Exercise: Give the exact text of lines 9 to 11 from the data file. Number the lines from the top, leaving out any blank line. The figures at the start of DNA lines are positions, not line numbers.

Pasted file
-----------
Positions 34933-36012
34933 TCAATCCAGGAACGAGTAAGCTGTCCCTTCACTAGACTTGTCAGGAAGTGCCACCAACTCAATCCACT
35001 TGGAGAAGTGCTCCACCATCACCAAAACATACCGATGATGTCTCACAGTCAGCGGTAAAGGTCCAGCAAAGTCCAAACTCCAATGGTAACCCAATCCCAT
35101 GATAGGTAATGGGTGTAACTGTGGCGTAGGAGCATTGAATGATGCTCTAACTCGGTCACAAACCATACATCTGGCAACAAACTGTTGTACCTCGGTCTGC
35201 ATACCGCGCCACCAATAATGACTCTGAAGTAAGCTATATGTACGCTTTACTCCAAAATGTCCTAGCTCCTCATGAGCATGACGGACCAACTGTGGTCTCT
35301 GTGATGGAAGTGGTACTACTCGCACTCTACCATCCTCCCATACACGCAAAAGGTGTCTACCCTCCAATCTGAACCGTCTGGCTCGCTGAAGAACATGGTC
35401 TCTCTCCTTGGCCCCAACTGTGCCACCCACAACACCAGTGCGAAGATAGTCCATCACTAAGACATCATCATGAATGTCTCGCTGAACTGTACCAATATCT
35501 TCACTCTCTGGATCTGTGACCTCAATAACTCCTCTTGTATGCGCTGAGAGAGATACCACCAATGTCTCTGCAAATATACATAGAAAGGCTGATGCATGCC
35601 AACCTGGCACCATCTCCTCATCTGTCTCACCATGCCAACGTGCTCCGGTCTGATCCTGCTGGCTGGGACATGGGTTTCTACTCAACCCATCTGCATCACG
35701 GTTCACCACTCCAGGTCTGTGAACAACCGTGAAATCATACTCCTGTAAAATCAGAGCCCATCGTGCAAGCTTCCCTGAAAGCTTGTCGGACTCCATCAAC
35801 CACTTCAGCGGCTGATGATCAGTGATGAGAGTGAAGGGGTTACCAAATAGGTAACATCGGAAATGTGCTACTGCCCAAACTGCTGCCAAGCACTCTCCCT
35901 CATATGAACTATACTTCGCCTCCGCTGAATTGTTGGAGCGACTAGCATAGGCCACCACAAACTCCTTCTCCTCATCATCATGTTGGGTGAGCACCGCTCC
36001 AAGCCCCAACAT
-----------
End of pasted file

35601 AACCTGGCACCATCTCCTCATCTGTCTCACCATGCCAACGTGCTCCGGTCTGATCCTGCTGGCTGGGACATGGGTTTCTACTCAACCCATCTGCATCACG
35701 GTTCACCACTCCAGGTCTGTGAACAACCGTGAAATCATACTCCTGTAAAATCAGAGCCCATCGTGCAAGCTTCCCTGAAAGCTTGTCGGACTCCATCAAC
35801 CACTTCAGCGGCTGATGATCAGTGATGAGAGTGAAGGGGTTACCAAATAGGTAACATCGGAAATGTGCTACTGCCCAAACTGCTGCCAAGCACTCTCCCT